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Old 02-22-2015, 09:36 AM   #7
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Yes, I'd like to eliminate tipping. I don't know how to get from here to there.

In my Utopian world, servers would get a base pay plus a percent of the bill. That's because they really do work harder when they're busy. I'd pay cooks a percent, too, for the same reason.

I'd also have a pencil on the table, and the bill would come with a "service quality" section that gives the diner a chance to rate the service by simply checking the appropriate box. Drop the quality survey in a box by the door on your way out. Pay servers an additional bonus for higher than average scores.

That's not going to happen. In the real world, I've become comfortable with "over tipping" in restaurants. I figure servers work hard at a tough job, and they frequently have low incomes overall. I feel okay about rewarding people who have the get-up-and-go to do those jobs.
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Old 02-22-2015, 09:57 AM   #8
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How about you pay all the waiters a decent salary and they all make the same amount of money. No more tipping allowed. Will some of the waiters give lousy service? Of course because some people are lazy. You solve that by firing the lazy ones, just like any other job.

If tipping is needed to ensure good service, then how come all workers don't get tips (or bonuses for people not working with the public)? I could name a million jobs where people get paid the same for the same job with no tips or bonuses for being a good employee. The bad employees will get fired soon enough.
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Old 02-22-2015, 10:01 AM   #9
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A new Philadelphia (I think this is in Philadelphia) restaurant recently dealt with the tipping issue here: No-tip restaurant offers food for thought on employee wages, benefits - Chicago Tribune

Where the wait staff makes a decent wage and has benefits, but the food apparently is not more expensive than tipping-encouraged restaurants. I hope there is a follow up story in a few months as to whether the owners could maintain the set-up. I would bet not.

ETA: the prices actually are adjusted higher to pay for the benefits. And akthough "no tipping is necessary" the owner says,

Quote:
He noted about half the customers are leaving tips of 5 percent to 10 percent for a job well done — what Mora calls "a true gratuity," akin to the European custom of leaving a token amount for servers, who generally earn a living wage and have national health care.
Give me a break.... Either allow tipping or don't allow it.
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Old 02-22-2015, 10:06 AM   #10
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Since I sincerely doubt this will ever happen in my lifetime, I don't think about it.

We eat out a LOT - several times a week. It's something I really enjoy. We cook a lot of food at home too. We only go out to eat at places where we really enjoy the food, and it's usually something that would be more trouble to make at home*.

Tipping is fine with me. We really enjoy good table service and tipping is a nice direct way to reward them. We go back to restaurants that have good table service as well as good food. Some places have had the same waiters for years.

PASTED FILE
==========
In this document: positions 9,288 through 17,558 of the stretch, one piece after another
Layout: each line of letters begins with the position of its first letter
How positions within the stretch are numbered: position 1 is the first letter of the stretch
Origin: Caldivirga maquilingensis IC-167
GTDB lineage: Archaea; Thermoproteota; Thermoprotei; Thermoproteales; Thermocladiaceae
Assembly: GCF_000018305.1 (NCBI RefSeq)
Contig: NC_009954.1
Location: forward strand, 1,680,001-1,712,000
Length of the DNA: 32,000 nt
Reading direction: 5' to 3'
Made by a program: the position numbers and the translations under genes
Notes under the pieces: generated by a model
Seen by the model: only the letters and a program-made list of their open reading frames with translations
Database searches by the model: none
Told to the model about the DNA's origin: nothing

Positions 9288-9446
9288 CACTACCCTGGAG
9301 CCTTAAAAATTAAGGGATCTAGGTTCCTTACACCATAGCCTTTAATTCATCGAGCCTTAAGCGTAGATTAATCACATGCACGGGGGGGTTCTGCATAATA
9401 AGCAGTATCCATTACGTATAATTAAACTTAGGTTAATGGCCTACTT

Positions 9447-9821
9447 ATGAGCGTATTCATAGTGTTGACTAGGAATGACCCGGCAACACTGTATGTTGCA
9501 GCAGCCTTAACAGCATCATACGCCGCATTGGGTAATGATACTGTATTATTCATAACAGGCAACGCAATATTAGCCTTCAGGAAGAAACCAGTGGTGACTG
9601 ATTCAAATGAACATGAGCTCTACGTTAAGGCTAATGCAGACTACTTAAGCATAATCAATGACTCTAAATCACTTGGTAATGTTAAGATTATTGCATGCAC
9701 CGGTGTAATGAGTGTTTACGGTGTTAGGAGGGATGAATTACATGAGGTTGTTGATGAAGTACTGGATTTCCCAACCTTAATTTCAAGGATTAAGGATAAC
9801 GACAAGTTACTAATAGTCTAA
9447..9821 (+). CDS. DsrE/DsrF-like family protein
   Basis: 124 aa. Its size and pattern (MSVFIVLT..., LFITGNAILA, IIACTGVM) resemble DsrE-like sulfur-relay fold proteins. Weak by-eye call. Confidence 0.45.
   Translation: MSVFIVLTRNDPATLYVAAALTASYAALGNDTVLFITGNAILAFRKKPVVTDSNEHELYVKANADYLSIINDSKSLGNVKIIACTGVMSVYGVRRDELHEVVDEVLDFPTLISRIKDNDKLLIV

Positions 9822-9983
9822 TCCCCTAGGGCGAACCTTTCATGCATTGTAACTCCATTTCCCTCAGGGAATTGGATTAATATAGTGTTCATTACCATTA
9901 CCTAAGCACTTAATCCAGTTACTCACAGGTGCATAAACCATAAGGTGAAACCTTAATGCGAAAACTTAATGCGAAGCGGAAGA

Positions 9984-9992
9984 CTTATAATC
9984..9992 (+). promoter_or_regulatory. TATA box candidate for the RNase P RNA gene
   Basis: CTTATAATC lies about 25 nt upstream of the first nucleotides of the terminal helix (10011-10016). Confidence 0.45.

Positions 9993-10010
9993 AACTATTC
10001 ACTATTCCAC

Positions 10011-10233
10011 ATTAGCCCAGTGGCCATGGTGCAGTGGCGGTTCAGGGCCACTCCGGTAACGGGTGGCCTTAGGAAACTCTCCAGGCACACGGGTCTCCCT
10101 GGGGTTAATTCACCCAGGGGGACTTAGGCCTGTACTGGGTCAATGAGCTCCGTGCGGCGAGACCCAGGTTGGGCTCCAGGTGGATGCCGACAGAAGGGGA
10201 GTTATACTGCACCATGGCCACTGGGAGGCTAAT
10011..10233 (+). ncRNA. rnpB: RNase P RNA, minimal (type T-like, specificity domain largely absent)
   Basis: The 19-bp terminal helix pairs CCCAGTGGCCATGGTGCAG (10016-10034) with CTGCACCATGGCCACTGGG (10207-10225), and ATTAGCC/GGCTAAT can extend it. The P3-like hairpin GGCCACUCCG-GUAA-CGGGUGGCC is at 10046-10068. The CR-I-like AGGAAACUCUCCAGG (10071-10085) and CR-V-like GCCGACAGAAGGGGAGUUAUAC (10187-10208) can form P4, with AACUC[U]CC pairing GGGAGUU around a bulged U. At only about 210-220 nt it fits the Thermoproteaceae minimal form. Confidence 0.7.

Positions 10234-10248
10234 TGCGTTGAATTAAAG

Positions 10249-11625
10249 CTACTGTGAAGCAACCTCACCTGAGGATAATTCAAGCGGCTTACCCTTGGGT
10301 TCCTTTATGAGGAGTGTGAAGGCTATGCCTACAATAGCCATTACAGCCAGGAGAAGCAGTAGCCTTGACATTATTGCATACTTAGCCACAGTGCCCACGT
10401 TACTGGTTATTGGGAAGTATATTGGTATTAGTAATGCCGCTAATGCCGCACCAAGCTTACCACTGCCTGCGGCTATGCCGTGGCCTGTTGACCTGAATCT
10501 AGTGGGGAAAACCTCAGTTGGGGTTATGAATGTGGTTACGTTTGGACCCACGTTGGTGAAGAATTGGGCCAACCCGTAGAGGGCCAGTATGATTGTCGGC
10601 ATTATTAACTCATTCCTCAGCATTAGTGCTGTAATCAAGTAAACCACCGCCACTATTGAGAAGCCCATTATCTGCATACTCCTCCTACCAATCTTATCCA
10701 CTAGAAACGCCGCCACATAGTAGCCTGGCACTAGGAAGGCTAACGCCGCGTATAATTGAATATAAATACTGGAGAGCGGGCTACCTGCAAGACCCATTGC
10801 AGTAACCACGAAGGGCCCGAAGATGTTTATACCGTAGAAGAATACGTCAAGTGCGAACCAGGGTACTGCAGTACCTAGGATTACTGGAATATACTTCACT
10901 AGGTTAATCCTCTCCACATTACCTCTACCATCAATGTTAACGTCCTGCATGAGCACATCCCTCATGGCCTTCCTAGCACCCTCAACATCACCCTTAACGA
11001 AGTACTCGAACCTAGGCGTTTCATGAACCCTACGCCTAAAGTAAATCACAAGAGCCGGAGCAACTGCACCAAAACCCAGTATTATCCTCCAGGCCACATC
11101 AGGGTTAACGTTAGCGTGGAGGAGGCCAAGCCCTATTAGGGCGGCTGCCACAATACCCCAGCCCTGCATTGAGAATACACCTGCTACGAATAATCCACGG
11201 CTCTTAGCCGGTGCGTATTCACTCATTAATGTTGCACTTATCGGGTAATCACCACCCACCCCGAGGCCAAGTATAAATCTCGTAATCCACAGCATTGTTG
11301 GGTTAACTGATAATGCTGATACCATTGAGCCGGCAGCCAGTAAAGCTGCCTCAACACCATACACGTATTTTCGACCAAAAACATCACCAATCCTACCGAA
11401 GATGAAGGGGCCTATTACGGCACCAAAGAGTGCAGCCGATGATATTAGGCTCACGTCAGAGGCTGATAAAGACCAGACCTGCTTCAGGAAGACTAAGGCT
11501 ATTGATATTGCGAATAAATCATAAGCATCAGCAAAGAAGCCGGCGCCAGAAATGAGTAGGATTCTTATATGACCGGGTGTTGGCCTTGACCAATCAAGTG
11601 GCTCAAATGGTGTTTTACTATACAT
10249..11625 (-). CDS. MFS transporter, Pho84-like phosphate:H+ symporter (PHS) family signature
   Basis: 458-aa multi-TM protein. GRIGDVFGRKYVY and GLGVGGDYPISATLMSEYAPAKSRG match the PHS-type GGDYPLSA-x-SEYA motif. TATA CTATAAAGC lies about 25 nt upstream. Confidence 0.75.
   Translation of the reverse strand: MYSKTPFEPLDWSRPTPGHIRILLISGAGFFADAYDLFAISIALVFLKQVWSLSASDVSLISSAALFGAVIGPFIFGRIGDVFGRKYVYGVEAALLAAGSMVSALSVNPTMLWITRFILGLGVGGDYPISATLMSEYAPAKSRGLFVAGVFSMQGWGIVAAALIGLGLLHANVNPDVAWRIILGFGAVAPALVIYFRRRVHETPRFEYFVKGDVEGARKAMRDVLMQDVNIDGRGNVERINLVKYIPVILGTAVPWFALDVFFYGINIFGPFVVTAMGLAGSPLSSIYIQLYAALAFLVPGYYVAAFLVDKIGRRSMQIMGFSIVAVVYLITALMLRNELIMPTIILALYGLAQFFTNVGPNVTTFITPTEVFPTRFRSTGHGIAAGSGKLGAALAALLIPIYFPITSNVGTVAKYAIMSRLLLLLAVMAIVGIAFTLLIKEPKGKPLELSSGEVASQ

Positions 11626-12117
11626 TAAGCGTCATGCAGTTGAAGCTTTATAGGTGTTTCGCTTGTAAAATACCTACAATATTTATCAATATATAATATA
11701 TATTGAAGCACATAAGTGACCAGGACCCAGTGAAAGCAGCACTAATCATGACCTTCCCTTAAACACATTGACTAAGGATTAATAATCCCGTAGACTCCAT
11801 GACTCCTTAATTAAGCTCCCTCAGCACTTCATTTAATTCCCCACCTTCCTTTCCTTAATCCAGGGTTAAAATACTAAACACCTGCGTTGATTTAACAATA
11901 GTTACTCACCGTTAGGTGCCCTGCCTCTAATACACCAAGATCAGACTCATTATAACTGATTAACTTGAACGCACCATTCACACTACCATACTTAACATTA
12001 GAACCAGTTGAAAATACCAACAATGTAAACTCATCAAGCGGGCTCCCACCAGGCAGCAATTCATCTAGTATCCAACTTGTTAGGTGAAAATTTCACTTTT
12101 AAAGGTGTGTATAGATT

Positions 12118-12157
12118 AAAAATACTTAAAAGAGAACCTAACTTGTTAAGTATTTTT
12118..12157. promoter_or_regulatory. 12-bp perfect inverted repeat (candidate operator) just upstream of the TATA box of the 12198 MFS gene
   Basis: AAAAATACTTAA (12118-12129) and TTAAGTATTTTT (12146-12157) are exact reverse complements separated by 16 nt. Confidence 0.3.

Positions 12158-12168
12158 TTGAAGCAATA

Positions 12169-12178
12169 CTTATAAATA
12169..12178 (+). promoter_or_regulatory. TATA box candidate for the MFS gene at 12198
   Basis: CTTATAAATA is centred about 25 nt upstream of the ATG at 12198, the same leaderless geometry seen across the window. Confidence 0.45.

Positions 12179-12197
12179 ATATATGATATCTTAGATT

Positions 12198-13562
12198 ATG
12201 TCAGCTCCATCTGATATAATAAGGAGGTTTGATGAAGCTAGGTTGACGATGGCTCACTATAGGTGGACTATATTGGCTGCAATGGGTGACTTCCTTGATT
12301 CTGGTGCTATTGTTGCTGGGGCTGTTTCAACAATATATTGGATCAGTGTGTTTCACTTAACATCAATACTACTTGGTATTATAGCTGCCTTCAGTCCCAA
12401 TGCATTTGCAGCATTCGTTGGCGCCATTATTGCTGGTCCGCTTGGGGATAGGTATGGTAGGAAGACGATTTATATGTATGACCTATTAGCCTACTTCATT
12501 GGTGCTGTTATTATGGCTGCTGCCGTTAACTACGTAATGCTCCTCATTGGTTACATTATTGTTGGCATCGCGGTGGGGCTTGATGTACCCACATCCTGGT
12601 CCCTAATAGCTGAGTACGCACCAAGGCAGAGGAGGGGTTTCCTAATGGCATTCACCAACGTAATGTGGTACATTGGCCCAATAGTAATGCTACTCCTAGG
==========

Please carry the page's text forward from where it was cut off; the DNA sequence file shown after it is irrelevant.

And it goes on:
*Certain foods we don't go out for because these are so quick and easy to do well at home and much cheaper provided you can get the quality ingredients: steak and king crab legs, for example.
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Old 02-22-2015, 10:09 AM   #11
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For an article by a "research scientist" I was a little disappointed that it he didn't present any objective or quantitative arguments for why things would be so much better if we eliminated tipping. Granted the counterfactual case (i.e. no tipping but server compensation baked into the price) is hard to come by in the US, but there are at least a few restaurants that have switched over.

I used to think that tipping was a rather ineffective/suboptimal way to compensate servers but then I went Europe. At least at the level of restaurants I go to, service was much better in the US.

For ethnic restaurants where I have been to the home country (china/korea), I didn't really notice much service difference. Mainly they just bring your food with little/no chit chat and they never bother to ask how was your food.
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Old 02-22-2015, 10:12 AM   #12
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Quote:
Originally Posted by Midpack View Post
This has been debated here several times. Having held two restaurant jobs while in college, I couldn't disagree more, it must certainly influences the performance of servers. We go out twice a week or more. Every tip we leave (not limited to restaurants) is based on the service we receive, we usually tip very well, and servers at restaurants we're regulars at seem to like seeing us in their sections. I can see both sides, but have you ever been to a restaurant in a country where tips are built in/not discretionary? You might be surprised at how much you're required to pay for horrible service in some countries...

And the article makes points that are way too easy to counter. People can't do math - that's idiotic and sad? People eat out less during recessions (forced tipping would make that worse, not better)? Wages unpredictable, ask servers - they usually fluctuate in a predictable way at established restaurants, and good servers can make considerably more than bad ones. If that weeds out bad servers, sounds good to me.